Each state has its own laws governing wrongful death lawsuits. In this article, we'll look at some key portions of Maryland's wrongful death laws. We'll start with how Maryland defines wrongful death and who may bring this kind of claim to court in the state. Then, we'll talk about the damages available in a successful wrongful death case and the time limits for getting the lawsuit started in court.
Maryland wrongful death claims are intended to compensate the estate and the surviving immediate family members of a deceased person when an untimely death is caused by the negligence of another person or company.
Some wrongful death plaintiffs find it helpful to think of a wrongful death case as a personal injury claim in which the injured person is no longer available to bring his or her own claim to court. Instead, the family members of the deceased person must file a wrongful death claim in court in order to hold the defendant accountable and get compensation for their own losses and the losses of the estate.
Maryland typically divides wrongful death claims into two categories: survival actions and wrongful death actions.
Maryland has very specific rules regarding who may file a wrongful death claim or a survival action. Generally speaking, whether a certain person may file a claim depends on whether they are classified as a "primary" or "secondary" beneficiary.
Typically, the primary beneficiaries will file a wrongful death claim seeking damages for their own losses, while either a primary or secondary beneficiary will file a survival action seeking damages on behalf of the estate.
In a Maryland wrongful death claim, losses are expressed in terms of money damages. The specific types and amounts of damages available depend on whether the claim brought is a survival claim or a wrongful death claim.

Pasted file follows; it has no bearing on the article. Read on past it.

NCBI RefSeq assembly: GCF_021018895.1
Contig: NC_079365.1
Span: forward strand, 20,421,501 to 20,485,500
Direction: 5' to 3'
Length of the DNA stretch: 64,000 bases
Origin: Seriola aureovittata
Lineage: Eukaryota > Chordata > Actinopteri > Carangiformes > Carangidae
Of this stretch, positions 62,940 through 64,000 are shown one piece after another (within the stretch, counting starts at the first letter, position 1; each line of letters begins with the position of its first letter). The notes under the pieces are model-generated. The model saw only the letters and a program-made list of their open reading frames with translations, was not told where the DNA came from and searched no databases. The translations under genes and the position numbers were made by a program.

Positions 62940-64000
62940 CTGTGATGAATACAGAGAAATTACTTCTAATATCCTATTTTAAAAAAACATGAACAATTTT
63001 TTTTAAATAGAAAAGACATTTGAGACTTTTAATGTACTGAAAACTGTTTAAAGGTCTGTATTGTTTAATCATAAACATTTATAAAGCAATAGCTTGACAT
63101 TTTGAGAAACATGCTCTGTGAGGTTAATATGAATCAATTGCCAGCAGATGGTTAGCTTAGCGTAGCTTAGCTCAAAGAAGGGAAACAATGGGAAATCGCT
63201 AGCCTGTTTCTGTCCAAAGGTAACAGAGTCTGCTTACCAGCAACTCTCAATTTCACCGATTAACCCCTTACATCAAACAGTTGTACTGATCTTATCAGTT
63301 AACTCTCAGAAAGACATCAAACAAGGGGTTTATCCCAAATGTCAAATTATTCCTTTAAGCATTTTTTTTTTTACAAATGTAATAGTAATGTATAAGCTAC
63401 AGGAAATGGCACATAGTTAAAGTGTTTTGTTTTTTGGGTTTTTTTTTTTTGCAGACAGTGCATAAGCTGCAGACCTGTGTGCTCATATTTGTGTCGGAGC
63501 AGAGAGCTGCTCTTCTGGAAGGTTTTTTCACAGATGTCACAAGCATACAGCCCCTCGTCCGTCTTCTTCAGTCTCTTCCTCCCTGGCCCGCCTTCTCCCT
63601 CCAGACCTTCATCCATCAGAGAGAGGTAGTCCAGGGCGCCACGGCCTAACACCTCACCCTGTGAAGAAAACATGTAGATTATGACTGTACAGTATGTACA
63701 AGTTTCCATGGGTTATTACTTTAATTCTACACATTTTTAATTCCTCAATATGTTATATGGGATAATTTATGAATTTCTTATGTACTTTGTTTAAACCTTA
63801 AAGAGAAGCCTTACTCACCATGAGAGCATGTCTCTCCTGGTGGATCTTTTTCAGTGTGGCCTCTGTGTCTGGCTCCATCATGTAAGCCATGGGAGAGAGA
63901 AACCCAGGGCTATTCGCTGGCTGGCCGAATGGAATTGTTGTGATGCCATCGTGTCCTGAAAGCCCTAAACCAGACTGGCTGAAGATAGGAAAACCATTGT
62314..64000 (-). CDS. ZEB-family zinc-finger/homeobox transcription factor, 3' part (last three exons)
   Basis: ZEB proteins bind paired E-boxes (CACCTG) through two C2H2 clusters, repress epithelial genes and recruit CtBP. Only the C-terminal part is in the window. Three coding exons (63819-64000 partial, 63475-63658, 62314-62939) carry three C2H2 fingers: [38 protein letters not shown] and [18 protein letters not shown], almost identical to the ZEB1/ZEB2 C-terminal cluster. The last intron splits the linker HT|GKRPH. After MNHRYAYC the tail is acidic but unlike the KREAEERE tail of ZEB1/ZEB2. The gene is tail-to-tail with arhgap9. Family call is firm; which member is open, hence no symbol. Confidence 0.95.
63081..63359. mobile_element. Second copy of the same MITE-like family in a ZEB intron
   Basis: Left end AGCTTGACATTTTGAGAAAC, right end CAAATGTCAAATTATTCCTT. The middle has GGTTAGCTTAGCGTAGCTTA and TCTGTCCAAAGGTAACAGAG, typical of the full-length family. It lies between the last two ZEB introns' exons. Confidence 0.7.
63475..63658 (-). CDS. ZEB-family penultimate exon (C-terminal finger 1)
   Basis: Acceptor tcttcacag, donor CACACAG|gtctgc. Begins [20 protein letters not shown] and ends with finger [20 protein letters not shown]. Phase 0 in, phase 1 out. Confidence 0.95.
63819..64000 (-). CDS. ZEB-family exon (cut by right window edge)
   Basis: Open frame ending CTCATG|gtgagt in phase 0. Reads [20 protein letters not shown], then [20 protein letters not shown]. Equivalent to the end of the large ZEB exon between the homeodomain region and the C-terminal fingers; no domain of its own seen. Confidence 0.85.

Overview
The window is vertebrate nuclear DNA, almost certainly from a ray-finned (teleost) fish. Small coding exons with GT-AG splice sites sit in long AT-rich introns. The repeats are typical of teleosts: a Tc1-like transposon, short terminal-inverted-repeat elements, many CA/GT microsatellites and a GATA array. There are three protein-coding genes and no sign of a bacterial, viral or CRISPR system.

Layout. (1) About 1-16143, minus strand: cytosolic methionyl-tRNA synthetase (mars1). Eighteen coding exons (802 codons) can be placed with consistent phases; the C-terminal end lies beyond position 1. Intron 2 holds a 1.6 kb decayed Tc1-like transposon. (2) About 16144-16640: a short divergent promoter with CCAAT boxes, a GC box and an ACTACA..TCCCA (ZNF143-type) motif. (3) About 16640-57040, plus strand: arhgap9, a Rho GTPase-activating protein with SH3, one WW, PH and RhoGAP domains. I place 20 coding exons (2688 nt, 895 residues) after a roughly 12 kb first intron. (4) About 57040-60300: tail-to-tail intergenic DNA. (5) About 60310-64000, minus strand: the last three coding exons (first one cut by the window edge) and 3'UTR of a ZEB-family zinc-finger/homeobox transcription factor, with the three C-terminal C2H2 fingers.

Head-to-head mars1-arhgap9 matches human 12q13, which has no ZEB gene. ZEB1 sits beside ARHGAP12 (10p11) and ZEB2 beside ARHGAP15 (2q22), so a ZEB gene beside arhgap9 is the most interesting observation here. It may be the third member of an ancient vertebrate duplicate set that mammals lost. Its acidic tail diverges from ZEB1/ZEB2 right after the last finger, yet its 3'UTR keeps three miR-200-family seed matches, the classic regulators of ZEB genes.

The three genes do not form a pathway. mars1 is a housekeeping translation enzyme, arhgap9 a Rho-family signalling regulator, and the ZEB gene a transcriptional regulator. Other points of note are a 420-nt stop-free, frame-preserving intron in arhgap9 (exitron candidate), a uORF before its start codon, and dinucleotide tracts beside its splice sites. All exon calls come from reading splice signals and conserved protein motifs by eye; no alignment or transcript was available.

Damages available in a survival claim are damages suffered by the estate as a result of the untimely death. They include funeral and burial expenses, medical bills for the deceased person's final illness or injury, property damage costs, and damages for the deceased person's pain and suffering.
Damages available in a wrongful death claim are damages suffered by the deceased person's surviving family members as a result of the untimely death. They include lost wages and other compensation, as well as the loss of the deceased person's care, companionship, and guidance.
Maryland "caps," or limits" non-economic damages in wrongful death claims. Non-economic damages are those that cannot be measured in terms of bills or receipts: losses like pain and suffering and loss of companionship. As of October 2014, Maryland caps non-economic damages in wrongful death cases at $2 million.
Learn more about Damages in a Wrongful Death Case.
Maryland's statute of limitations sets a deadline on the filing of a wrongful death lawsuit in the state. These claims must typically be filed within three years of the date of the deceased person's death. Claims filed after this three-year deadline are typically thrown out by the court without a hearing.